Harrisburg School Board: Financial Woes Led to Resignations
HARRISBURG -- Longtime superintendent Dennis Smith stepped down from the helm of the Harrisburg district earlier this week.
The move came as a surprise to many. On Friday, the school board held a special meeting to find an interim replacement for Smith. There have been a lot of changes for the district in the last eight months. Four board members have quit since April.
Most agree the problems boil down to finances. The stress of stretching Harrisburg's limited funds has caught up with everyone.
"The whole process is a bit of a surprise. I think if you had asked me at first of October if we would be here today, I would probably not be too likely to have said that," School Board President Tom DeNeal said.
The latest change was Smith's resignation on Tuesday.
"The board and the superintendent didn't seem to get together as far as where they wanted to go," DeNeal explained.
He said ending Smith's contract early costs the district $100,000. It's a pricey move that forced leaders to pick a budget-conscious replacement. On Friday, the board announced two principals will each earn $7,500 to share the superintendent duties until next school year.
DeNeal said the board is working to make up a major deficit.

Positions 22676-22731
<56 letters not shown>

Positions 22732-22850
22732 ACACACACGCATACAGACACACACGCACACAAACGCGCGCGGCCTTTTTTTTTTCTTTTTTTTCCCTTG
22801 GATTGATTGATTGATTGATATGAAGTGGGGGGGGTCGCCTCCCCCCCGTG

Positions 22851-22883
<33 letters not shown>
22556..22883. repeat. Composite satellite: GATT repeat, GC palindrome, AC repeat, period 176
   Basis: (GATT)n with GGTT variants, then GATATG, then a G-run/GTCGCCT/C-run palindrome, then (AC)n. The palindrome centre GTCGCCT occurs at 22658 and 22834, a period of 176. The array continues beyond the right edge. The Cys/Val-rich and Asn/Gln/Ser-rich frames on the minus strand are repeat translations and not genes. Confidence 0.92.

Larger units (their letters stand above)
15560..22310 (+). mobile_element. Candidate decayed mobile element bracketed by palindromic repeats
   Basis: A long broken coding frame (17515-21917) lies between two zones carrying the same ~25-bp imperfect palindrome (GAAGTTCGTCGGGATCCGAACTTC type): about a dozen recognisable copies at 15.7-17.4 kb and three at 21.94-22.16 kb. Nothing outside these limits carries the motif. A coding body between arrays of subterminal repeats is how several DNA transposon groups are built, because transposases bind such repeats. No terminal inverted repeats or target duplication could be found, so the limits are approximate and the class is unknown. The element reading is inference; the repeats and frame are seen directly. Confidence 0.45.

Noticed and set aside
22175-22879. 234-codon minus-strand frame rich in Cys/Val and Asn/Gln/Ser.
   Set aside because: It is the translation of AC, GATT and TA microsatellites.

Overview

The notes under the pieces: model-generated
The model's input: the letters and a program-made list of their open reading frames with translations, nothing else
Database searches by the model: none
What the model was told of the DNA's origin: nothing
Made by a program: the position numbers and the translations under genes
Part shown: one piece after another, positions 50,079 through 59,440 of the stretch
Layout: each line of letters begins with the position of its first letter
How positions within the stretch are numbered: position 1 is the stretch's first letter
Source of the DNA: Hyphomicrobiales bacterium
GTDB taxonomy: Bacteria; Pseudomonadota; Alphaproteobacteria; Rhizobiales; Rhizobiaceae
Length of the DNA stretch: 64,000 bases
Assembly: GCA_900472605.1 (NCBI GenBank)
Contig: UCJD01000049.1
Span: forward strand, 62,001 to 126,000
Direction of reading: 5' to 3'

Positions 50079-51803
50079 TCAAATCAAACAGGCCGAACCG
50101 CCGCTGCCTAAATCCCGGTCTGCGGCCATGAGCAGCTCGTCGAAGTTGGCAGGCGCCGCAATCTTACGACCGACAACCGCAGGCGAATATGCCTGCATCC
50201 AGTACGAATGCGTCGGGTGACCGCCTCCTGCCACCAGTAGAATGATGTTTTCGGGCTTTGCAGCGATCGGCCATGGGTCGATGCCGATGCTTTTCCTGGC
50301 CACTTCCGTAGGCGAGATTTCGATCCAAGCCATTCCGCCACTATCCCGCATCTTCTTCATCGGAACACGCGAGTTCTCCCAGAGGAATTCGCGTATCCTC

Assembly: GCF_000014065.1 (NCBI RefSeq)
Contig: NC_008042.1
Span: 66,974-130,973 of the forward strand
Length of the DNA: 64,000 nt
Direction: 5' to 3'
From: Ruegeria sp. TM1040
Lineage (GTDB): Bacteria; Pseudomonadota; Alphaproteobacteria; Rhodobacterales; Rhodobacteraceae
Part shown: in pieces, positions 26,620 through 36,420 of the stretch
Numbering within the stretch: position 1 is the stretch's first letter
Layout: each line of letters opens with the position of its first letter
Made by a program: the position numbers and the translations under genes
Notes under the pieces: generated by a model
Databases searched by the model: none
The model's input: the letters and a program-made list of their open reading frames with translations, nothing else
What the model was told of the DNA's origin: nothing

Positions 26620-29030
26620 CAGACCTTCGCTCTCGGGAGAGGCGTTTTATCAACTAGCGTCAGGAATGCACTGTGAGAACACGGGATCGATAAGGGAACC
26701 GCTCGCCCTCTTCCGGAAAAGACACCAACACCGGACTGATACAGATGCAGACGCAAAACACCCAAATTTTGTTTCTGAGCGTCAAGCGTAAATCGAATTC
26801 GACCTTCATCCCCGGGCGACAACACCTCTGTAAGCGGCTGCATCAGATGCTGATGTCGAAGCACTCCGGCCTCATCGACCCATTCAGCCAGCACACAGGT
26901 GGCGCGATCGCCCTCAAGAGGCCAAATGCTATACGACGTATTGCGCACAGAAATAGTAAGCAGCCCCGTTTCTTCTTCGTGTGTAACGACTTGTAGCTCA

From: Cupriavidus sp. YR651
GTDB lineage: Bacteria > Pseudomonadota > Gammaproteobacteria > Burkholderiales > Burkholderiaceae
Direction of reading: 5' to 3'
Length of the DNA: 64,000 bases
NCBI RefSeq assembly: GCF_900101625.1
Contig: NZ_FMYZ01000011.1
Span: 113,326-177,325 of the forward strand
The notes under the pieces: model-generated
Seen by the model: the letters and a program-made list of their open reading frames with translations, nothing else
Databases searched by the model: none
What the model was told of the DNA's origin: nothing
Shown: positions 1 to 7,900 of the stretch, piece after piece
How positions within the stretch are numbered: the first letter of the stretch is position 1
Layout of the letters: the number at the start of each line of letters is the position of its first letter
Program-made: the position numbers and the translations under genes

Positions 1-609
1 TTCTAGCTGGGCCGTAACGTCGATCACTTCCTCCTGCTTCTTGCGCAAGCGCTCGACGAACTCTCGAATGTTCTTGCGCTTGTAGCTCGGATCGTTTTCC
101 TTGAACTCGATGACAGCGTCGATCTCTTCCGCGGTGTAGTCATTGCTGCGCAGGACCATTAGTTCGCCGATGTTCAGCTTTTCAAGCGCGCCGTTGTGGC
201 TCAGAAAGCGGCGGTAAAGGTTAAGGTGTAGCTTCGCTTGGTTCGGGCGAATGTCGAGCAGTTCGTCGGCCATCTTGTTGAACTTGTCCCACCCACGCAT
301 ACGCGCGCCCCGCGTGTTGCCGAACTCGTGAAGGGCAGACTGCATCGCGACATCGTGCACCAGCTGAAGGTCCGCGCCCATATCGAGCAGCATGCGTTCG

"Unfortunately on top of all this we're going to have to deal with the same financial problems," he said.
Harrisburg's budget is $500,000 to $600,000 in the red because of state funding not coming through.
"You're seeing the stress factor become such that people decide they don't want to be part of it," said DeNeal.
That stress is shared by teachers; the district eliminted 16 positions in recent years to help cut costs.
"If the state was making their payments and getting us where we need to be, well we probably wouldn't be in this boat," Harrisburg Education Association President Greg Langley said.
He hopes for consistency.
"I'm not sure exactly where thats headed or where that needs to be but you know it's gotta be. It seems like we've been off course for a while now and hopefully we can bring ourselves back onto course," said Langley.
DeNeal wants to put the focus back on students.
"We need to concentrate on education period thats what we need to be doing and not worry too much about some of the sideshow events that happen," DeNeal emphasized.
The board also approved a contract for teachers at Friday's meeting, which includes a pay freeze for the 2014-2015 school year. They'll start looking for a permanent replacement next year, and they say more teaching jobs may be eliminated to help balance the budget.
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